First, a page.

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When I leave work, I literally pull from our parking lot onto a 4 lane highway. I take it easy, shift around 3k while using as little throttle as possible to do so. Ride for a couple of miles at 60-65mph which can be a bit exciting as the speed limit is 75. What is the best procedure to use to warm it up without stressing a cold engine? Should I be doing something different?
 

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Let it idle in your garage/parking spot for 3-4 minutes? Once the rocker boxes are warm to the touch you are good.
 

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I {Heart} Hookers.
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When I leave work, I literally pull from our parking lot onto a 4 lane highway. I take it easy, shift around 3k while using as little throttle as possible to do so. Ride for a couple of miles at 60-65mph which can be a bit exciting as the speed limit is 75. What is the best procedure to use to warm it up without stressing a cold engine? Should I be doing something different?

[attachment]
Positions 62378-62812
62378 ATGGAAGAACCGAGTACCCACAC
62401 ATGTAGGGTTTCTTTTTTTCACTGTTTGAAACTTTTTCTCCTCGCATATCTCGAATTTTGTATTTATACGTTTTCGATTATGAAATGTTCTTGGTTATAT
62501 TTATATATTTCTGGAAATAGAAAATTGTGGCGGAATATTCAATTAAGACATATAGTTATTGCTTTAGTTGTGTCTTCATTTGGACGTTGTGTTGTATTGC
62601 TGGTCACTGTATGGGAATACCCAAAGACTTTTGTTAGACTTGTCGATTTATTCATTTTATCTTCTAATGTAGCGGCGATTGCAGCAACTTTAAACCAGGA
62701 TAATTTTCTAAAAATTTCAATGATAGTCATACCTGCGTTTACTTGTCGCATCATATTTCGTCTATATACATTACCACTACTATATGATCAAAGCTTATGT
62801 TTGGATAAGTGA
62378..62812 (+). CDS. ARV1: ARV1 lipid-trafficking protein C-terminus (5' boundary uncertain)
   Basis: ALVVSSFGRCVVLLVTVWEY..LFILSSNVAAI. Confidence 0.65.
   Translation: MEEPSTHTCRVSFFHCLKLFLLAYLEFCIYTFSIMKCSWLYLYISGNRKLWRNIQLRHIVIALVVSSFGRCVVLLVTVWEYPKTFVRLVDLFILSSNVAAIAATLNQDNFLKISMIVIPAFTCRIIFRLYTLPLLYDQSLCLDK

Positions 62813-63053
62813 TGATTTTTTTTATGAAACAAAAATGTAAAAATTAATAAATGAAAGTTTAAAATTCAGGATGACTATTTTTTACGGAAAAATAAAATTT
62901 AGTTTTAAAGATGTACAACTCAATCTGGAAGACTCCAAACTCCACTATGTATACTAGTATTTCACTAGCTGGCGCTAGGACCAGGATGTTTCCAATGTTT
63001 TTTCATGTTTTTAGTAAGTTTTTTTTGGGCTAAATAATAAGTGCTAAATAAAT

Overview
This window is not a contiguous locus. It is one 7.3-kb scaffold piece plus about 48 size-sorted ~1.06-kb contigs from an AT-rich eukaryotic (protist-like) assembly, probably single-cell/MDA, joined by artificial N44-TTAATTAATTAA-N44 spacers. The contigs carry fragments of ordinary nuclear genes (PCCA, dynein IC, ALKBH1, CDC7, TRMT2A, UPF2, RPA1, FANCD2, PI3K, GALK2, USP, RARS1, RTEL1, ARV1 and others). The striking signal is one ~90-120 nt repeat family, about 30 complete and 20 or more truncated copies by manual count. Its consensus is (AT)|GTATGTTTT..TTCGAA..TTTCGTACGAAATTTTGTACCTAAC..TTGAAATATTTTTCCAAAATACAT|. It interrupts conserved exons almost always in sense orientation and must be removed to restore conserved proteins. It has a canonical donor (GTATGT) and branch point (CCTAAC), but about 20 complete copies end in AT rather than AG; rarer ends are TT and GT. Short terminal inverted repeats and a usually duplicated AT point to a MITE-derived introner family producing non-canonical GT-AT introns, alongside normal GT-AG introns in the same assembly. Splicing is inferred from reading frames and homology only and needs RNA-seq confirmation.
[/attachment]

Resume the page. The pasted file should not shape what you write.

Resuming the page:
You're fine. TC engine's don't have to sit and idle like Evo engines did. Keeping it under 3K is a good proactice, until 10 minutes or until it's warm.

Harley engine's (Cylinders) "grow", as the engine warms due to metal expansion. Becuase of this, the tappets are hydraulic, to be able to "self adjust" as the valve clearence changes, because the pushrod length (lash) changes.

Because of this "Growing" phase, max head torque isn't reached until the engine is at full temp.

If you redline a cold Evo engine, you could blow head gaskets. A fool redlines a cold engine, Evo, Lawn mower or Vespa.

Oil's ability to reach certain vital areas while cold is an issue, but not so much with a roller bearing engine, vs a babbit bearing car/truck engine.